Each generation of the Beetham family over the years has learnt to speak Māori, as close relationships with local iwi are a priority. Kiwi feathered cloaks were presented to the subsequent new generation of Beethams at their christenings as a mark of mutual respect.

In 2021 Silver Fern Farms ratified a programme of work to lean in to their bicultural space. Te Ara Huri (a turning pathway) was introduced to the business to enrich understanding and strengthen connect to Te Ao Māori. Silver Fern Farms Te Ara Huri framework is headed up by Kaiarataki Ricky Fife whose responsibility is to implement, advocate and support business initiatives aligned to Te Ara Huri. Recently launched to the organisation under the korowai (cloak) of Cultural Progression, one of the four main pillars of Te Ara Huri is their Te Maunga Teitei (Reaching for the Summit) programme, aimed to support understanding and connection from a bicultural perspective. A series of online foundation learning modules have been released to the business discussing important concepts related to Māori values, Māori society, Te Reo Māori, Treaty of Waitangi as well as what Te Ara Huri and Māori development means to Silver Fern Farms.

Silver Fern Farms is committed to becoming more diverse and inclusive across their organisation through a range of initiatives supporting the growth and development of its people. This, paired with the breadth of Silver Fern Farms’ operational footprint, means they understand their interdependencies within respective communities as well as the importance of genuine partnerships and relationships with mana whenua, hapū and whānau and the importance these partnerships play in the social, cultural and economic licence that enables enduring value for their people, communities and environments.

As a significant regional employer, Silver Fern Farms is actively committed to the development of Māori within their business, wanting to play a part in mentoring young Māori leaders for the future. This is achieved through working proactively with local mana whenua in the regions ensuring Silver Fern Farms understand their views and perspectives, wanting to make a positive contribution to the communities they operate in when it comes to the guardianship of water, land and other natural resources.

On the East Coast of the North Island of Aotearoa New Zealand, lies Whāngārā, a small community north of Gisborne. A place where rolling green hills look across the ocean, where the sun first rises, and where looking after the land is a top priority. Whāngārā Farms is made up of six farm units, with a total land size of 9,000 hectares, growing 100% grass-fed beef and lamb supplied to Silver Fern Farms, and delivered to global consumers under a trusted New Zealand brand. Whāngārā Farms is now owned by a collective of three Māori Incorporations, with around 2,000 joint shareholders, who work as a collective to manage the business in a way that prioritises intergenerational care and value.

The day-to-day running of the farm units by a team of passionate staff is managed by General Manager, Richard Scholefield. “We need to get young people interested in farming, and into the business of farming,” he says. “There are so many opportunities within farming now.” Those core values of nurturing the land and business and developing it for future generations, are key to the way that Scholefield and his team go about their work. “Sustainability is the key. Being in a Māori incorporation, the land can’t be sold, so we’re here for future generations. Decisions that we make today are going to affect future generations, and I think we have to be really mindful of it. Being environmentally sustainable goes hand in hand with everything that we do on the farm, our policies and procedures, our decisions and our systems,” Scholefield says, referring to a project undertaken with Silver Fern Farms.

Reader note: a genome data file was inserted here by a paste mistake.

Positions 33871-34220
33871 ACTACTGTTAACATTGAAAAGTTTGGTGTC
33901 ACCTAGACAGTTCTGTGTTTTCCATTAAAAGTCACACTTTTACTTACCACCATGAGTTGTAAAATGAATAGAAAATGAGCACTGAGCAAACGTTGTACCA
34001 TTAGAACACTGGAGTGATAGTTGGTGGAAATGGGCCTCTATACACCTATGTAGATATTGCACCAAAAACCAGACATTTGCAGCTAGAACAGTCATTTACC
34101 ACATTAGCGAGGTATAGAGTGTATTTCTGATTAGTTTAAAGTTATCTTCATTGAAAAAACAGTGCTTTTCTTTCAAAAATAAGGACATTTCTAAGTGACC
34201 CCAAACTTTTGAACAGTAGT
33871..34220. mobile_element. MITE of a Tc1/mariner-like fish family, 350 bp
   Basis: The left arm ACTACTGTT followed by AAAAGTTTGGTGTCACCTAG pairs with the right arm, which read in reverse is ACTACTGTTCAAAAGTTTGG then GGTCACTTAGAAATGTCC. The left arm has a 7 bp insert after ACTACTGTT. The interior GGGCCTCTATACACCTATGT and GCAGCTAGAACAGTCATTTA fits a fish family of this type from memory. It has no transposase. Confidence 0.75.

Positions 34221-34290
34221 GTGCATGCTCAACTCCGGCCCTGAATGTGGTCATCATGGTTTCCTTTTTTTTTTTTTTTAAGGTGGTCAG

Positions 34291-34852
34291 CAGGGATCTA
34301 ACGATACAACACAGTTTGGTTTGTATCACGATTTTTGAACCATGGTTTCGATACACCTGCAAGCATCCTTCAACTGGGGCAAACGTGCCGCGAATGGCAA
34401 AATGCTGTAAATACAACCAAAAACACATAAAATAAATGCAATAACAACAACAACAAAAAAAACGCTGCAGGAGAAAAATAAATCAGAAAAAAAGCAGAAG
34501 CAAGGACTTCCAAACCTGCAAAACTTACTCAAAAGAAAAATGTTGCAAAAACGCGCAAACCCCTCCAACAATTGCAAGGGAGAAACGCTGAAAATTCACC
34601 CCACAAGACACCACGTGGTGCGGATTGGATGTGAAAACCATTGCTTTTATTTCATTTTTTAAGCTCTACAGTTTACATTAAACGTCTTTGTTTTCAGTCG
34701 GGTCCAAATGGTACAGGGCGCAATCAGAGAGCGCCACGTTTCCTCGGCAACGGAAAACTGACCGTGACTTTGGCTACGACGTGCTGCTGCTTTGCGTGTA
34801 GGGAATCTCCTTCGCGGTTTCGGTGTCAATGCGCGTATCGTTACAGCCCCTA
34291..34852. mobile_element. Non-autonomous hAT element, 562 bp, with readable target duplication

“We went through our properties and did a land environmental plan to the highest standard that we could,” he explains. “It has fully changed the land-use capability of our farm, all the different soil types, and then given a priority list of the ways to manage it in the most environmentally sound way.” 

Peel Forest Estate Deer Farm in South Canterbury

Technological Innovation

FarmIQ is another innovation employed by Silver Fern Farms to help farmers record and trace information about their stock, enabling them to make more informed decisions about how they farm and match what they produce to what consumers want to eat Silver Fern Farms works closely with farmers, collecting and sharing information, key insights and feedback from consumers before trialling new techniques on the farm.

In line with the New Zealand Farm Assurance Programme, stock are treated with the utmost care and respect at every step where all cattle and deer are individually tagged on the farm under the National Animal Identification and Tracing system and tracked using radio-frequency identification (RFID) technology. The company’s production processes are rigorously tested and audited to ensure they meet the highest standards set here in New Zealand by the Ministry of Primary Industries and internationally such as The United States Department of Agriculture (USDA) and British Retail Consortium (BRC).

In addition, integrated farm planning is also an integral part of the recently implemented New Zealand Farm Assurance Plus Programme, which aims to protect and enhance all natural resources, including soil and water, improve biodiversity, create better and more sustainable farming businesses and incorporate a higher level of socially responsible and ethical practices.

Nicola Johnston, General Manager of Growth for Silver Fern Farms says, “Alongside the Farm Assurance Plus Programme, we are also encouraging our farmers to embrace technologies that will help better capture on-farm data and enhance measurement of farming outcomes and impacts. All this will ensure we can deliver a truly authentic, evidence-based promise to consumers, that’s trust you can trace back.”